Fluoride

Listed below are the Canadian Dental Association's (CDA) answers to commonly asked questions about fluoride, such as how it prevents tooth decay and why it is added to drinking water.

 

1. What is fluoride?
Fluoride is a mineral found in nature. There is fluoride in the ocean, in the earth's crust and in fresh water.


2. How does fluoride prevent tooth decay?
Fluoride works by making the outer layer of teeth (called tooth enamel) stronger. When the outer layer is strong, teeth are less likely to get cavities.


3. Where do I get the fluoride that prevents tooth decay?
Fluoride is provided mainly through drinking water, toothpaste, mouthwash, supplements (chewable tablets or drops), and other materials such as gels and rinses that may be applied during your visit to the dentist.


4. Why is fluoride added to the drinking water if it is available in other ways?
Fluoride is added to public drinking water to protect all members of the community from tooth decay. Community water fluoridation is a safe and effective way of preventing tooth decay at a low cost. 

 
5. Who watches the fluoride levels in the drinking water?
Health Canada, through a joint federal/provincial committee, is responsible for watching the level of fluoridation in water supplies. In recent years, this committee has recommended that optimal levels of fluoride should be between 0.8 and 1.0 parts per million. This recommendation is based on the fact that many Canadians receive fluoride from many sources. As a result, some communities have lowered the level of fluoride in their water supply, in keeping with this recommendation.


6. What does "optimal levels" of water fluoridation mean?
Optimal levels of water fluoridation means finding the right balance between putting enough fluoride in the water to maximize the benefits of fluoride exposure while minimizing potential to contribute to dental fluorosis.


7. What is dental fluorosis?
Dental fluorosis occurs when white specks appear on a child's teeth and is the result of a child getting too much fluoride. There is recent evidence that dental fluorosis among children is increasing. Most dental fluorosis is mild and barely visible. Dental fluorosis is not health threatening. It is mainly a cosmetic condition. In more severe cases, it can be easily treated by the dentist. Dental fluorosis is not a problem for older children or adults.


8. Why is dental fluorosis increasing?
Today's young children are getting fluoride from a variety of sources, including drinking water and toothpaste, as well as foods and beverages that are made with fluoridated water. Children who show signs of dental fluorosis are generally being exposed to more fluoride than is required simply to protect their teeth.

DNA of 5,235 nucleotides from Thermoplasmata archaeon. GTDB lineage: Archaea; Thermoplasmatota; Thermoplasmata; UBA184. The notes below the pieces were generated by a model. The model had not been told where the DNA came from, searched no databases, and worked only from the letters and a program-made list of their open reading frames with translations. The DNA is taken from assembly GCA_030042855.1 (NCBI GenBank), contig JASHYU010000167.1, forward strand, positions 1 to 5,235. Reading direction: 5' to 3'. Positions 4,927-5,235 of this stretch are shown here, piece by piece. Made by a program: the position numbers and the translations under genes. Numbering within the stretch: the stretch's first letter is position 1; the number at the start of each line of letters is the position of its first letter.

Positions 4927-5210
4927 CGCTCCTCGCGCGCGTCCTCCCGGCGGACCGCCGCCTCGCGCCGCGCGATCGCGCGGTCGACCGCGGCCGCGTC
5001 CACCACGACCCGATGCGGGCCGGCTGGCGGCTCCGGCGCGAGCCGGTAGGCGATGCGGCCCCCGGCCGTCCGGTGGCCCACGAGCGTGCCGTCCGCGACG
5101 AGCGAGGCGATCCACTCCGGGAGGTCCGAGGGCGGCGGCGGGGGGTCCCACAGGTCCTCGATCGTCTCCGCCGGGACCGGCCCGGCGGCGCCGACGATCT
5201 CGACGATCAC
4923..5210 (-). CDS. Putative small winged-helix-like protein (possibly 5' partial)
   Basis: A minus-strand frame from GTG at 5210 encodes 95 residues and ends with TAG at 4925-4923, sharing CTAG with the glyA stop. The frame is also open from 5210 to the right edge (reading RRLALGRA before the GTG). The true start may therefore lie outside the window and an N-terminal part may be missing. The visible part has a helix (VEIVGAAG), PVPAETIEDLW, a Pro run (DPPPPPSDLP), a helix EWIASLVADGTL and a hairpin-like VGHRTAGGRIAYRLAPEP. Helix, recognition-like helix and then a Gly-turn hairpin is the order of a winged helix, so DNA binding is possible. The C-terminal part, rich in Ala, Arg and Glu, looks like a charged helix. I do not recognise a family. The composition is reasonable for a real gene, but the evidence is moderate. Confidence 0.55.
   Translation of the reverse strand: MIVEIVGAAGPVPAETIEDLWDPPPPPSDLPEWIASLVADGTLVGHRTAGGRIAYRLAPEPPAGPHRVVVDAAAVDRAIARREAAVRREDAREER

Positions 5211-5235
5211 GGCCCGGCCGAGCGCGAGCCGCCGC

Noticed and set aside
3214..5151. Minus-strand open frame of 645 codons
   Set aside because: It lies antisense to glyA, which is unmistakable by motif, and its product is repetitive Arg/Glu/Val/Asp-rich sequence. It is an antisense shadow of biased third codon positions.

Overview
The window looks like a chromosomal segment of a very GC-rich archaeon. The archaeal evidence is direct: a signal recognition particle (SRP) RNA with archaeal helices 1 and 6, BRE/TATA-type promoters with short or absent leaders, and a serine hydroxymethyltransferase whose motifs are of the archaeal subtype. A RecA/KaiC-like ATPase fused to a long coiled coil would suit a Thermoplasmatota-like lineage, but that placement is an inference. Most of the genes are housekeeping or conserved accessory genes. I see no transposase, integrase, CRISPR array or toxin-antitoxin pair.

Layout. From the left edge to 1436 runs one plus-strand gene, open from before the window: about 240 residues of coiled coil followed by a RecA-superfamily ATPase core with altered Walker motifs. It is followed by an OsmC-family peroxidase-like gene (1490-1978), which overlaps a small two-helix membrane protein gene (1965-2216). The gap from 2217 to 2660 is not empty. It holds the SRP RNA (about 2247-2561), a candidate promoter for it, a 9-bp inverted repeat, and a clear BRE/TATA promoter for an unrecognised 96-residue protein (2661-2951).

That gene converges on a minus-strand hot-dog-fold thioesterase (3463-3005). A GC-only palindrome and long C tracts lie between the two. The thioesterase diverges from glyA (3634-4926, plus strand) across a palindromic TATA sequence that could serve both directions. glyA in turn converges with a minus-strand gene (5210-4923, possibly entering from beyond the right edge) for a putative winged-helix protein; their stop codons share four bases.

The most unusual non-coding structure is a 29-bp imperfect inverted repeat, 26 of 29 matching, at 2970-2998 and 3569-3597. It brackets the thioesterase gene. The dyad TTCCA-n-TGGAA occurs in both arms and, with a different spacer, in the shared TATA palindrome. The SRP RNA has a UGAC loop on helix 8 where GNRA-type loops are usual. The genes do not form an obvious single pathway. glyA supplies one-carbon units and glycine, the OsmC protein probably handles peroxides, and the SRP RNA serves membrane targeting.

9. Should we stop drinking fluoridated water because dental fluorosis is occurring?
Fluoridation of drinking water is still the most economical means of getting the proven protection that fluoride gives to teeth. Where fluoride has been added to municipal water supplies, there has been a marked decline in tooth decay rates. Children need fluoride protection while their teeth are developing. Adults also need it since the possibility of root cavities (tooth decay in the roots of the teeth) increases as they get older.


10. Should my child stop using fluoridated toothpaste?
Fluoridated toothpaste should be used twice per day with a minimum amount of water used to rinse the mouth after brushing.
As excessive swallowing of toothpaste by young children may result in dental fluorosis, children under 6 years of age should be supervised during brushing and only use a small amount (e.g. pea-sized portion) of toothpaste. Children under 3 years of age should have their teeth brushed by an adult using only a smear of toothpaste.


11. How do I know if my child is getting enough fluoride protection?
Your dentist is aware of the fluoride levels in the water in your area. He or she will try to estimate your child's total fluoride intake and risk of cavities before prescribing fluoride supplementation. Supplementation, in liquid or chewable format, has proven useful in protecting patients at high risk of cavities or living in areas with high rates of cavities. Whatever your dentist decides, he or she will discuss any treatment option with you.


12. Are there any health risks associated with water fluoridation?
With the exception of dental fluorosis, scientific studies have not found any credible link between water fluoridation and adverse health effects.  

If you would like more information please visit these sources:

- Fluoride and Your Child
- Health Canada: Fluorides and Human Health